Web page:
On 08 March 2008, I frantically called my wife from Shanghai: “I’ll call you as soon as I get on the train from KLIA to Sentral this afternoon. Meet me at Sentral. Bring my identity card. Then drive me to the voting centre so I can cast my vote against Barisan Nasional.”
The flight was delayed, but I made it. I was the last to enter the polling centre before it closed for the day. That night the vote tally was announced. The incumbent BN candidate lost to his DAP challenger. And BN, despites much thievery and thuggery, lost its two thirds majority in parliament.
On 09 March 2008, my wife and I went, for the first time, to The Father’s House in Bangsar, the meeting place of Bangsar Lutheran Church (BLC).
We went because we had been invited by a long-time friend and former co-worker of my wife at Malaysian CARE: we felt close to Soo Choo, whom we had visited in Afghanistan, who had introduced us to the abuse of foreign workers in Malaysia and who, when we joined a vigil for Revathy, had shown us how not to get hurt during candle light vigils.
We also went because we were frustrated over our membership of the church which counted us as members at that time – a church whose members considered being a Christian more a personal salvation thing: “I’m saved, I’m blessed, I’m going to heaven, I can show you how,” and less a revolutionary thing: “I’m under God’s reign, and I’m going to work to extend His rule over everyone and everything, which means revealing and opposing injustice.”
My wife and I attended that church every Sunday we were in town, except on occasions when I agreed to preach elsewhere. We never attended a service anywhere else; once I was horrified when an associate pastor told me he sometimes attended services elsewhere ‘to get a boost’! For a couple of years I was even an official leader in that church.
On 09 March 2008 we attended BLC’s Sunday service because our friend was persistent, and we felt our attending would please her.
We were pleased the guest preacher was our former pastor, Dr Tan Soo Inn, for whom we have the greatest respect and whom we call a friend. We were thrilled when the pastor of BLC, Revd. Sivin Kit, asked the congregation to share their experiences from the day before.
We saw how engaged BLC members were with society.
They came across as people who swim against the tide – as disciples. They came across as people who wanted to change the world, who believed their actions could make a difference. We heard stories of how they resisted ‘baddies’ and prevented cheating in the polling centres they volunteered at. We were stunned by how much younger they were than us.
We wondered if we could fit in: we were in the group of 10 oldest people present on that day, and there appeared to be only one other Indian there. Also, the usual thing happened: only those who were the ‘official greeters’ spoke warmly with us – just a few words: and a few who knew us from our then church came up to say hello.
We didn’t feel welcome.
But we know what a church is: it’s not church members who decide who should become church members. It’s God who decides. If a disciple doesn’t feel welcome, he or she has to conclude it’s his or her own fault, never the other way around. We felt a certain attraction to BLC, which we couldn’t quite pin down.
Sivin came and spoke with us. He asked me what I thought of the church.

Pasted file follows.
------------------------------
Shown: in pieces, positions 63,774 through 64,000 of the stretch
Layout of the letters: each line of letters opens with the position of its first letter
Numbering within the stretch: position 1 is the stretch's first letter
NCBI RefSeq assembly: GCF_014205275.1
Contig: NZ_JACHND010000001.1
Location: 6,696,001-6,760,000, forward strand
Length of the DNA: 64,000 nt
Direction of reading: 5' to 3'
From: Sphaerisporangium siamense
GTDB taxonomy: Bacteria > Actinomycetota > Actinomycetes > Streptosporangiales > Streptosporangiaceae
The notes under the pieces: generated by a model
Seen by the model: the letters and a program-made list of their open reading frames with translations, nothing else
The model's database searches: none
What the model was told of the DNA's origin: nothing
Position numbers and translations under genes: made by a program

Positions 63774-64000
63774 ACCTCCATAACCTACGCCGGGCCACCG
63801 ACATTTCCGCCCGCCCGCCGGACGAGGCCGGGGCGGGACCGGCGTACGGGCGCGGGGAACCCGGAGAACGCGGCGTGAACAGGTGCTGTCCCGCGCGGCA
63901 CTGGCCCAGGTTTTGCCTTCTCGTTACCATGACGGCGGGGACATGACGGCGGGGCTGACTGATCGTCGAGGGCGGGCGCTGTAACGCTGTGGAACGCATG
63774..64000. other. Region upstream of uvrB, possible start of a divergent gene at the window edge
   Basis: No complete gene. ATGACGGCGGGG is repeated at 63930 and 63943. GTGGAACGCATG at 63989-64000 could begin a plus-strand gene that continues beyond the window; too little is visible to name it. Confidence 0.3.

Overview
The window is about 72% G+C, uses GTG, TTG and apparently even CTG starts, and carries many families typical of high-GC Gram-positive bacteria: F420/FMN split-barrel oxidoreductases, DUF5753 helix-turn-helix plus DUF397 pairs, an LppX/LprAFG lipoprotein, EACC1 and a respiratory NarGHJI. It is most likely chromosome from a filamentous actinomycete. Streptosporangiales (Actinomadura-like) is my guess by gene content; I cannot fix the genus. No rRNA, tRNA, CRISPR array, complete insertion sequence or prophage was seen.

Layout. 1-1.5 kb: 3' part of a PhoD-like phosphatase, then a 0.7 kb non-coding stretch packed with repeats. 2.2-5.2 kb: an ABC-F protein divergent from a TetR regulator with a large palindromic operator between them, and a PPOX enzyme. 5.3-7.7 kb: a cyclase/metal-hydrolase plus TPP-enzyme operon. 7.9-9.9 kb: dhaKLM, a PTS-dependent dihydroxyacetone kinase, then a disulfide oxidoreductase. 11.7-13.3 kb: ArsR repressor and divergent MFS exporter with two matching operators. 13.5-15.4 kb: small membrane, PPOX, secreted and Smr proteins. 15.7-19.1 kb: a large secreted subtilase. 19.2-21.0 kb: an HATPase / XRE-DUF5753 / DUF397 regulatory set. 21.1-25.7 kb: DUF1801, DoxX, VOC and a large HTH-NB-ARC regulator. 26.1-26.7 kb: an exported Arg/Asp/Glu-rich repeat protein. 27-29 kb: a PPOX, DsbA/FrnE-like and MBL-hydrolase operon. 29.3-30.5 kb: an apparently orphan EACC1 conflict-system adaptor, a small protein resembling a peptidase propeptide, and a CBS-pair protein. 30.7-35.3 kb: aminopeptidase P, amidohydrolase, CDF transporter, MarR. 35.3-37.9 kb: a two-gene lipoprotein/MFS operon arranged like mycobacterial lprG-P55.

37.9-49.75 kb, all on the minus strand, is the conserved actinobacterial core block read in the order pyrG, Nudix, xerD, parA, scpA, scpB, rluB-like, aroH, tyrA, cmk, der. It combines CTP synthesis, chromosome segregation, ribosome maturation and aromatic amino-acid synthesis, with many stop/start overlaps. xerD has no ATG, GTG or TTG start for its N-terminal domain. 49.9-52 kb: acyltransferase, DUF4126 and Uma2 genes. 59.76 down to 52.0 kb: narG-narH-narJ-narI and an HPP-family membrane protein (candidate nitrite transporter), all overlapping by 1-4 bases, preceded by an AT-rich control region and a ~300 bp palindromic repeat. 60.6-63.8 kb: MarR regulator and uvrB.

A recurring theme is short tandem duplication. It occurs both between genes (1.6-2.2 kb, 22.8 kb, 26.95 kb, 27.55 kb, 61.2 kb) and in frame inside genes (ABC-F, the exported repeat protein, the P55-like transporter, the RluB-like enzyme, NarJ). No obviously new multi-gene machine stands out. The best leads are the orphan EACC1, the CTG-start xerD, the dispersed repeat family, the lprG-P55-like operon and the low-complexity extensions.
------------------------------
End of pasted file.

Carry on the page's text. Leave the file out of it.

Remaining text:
A thought came to mind. I said BLC reminded me of what was said of the church pastored by the British theologian (and much more) P T Forsyth (1848-1921) in London: it was like Adullam’s cave. I had to explain what that meant.
Before David became King, he was hounded by King Saul. One of David’s hiding places was called the Cave of Adullam. Those who were loyal to David, those who recognized him as a righteous man, and a man chosen by God, stayed with him. They swam against the tide: they were amongst the few who wouldn’t betray David, not even to their lawful King, Saul.
While talking to Sivin I showed him the photo I had on my phone as a screen saver: a photo of another pastor-theologian who has long been a great influence on my life: Dietrich Bonhoeffer (1906-1945). I discovered that Sivin too had been enriched by Bonhoeffer, and that he valued the study of theology: something frowned upon by my pastor at that time.
I’ll cut a 5 year story short.
After Sunday 09 March 2008, my wife and I have attended BLC every Sunday we’ve been in town, except on occasions when I agreed to preach elsewhere.
We attended membership classes and became members. We joined a home group and we came to know and to love the members of that group – despite the fact that the group rarely met, and that we were the oldest members!
We contributed what we could of our time, abilities and finances to spur and to encourage the church. We came to know, to love and sometimes to weep over the mostly younger members.
We remain astonished that we were able to fit in.
I have little in common with most others in BLC – I love “heavy” books, I’m a senior executive in a multinational company, I don’t have a Twitter account, I’ve never played a computer game, I don’t use most of the features on my smartphone, I abhor coarse language.
Yet I don’t feel like an anomaly. I feel loved and valued. I feel I’m in a congregation which understands what it means to identify with the downtrodden, and to be unafraid of oppressors, just like the Messiah.
Joyce, my wife, is much less outgoing than I am. But she is greeted so warmly every time we meet BLC members. She knows there are many in BLC who care about her, and are pleased that she cares about them. She too feels at home in BLC: the church which we could only integrate into after we joined Facebook!
We are now in the Netherlands. We miss our BLC family. We look forward to coming home.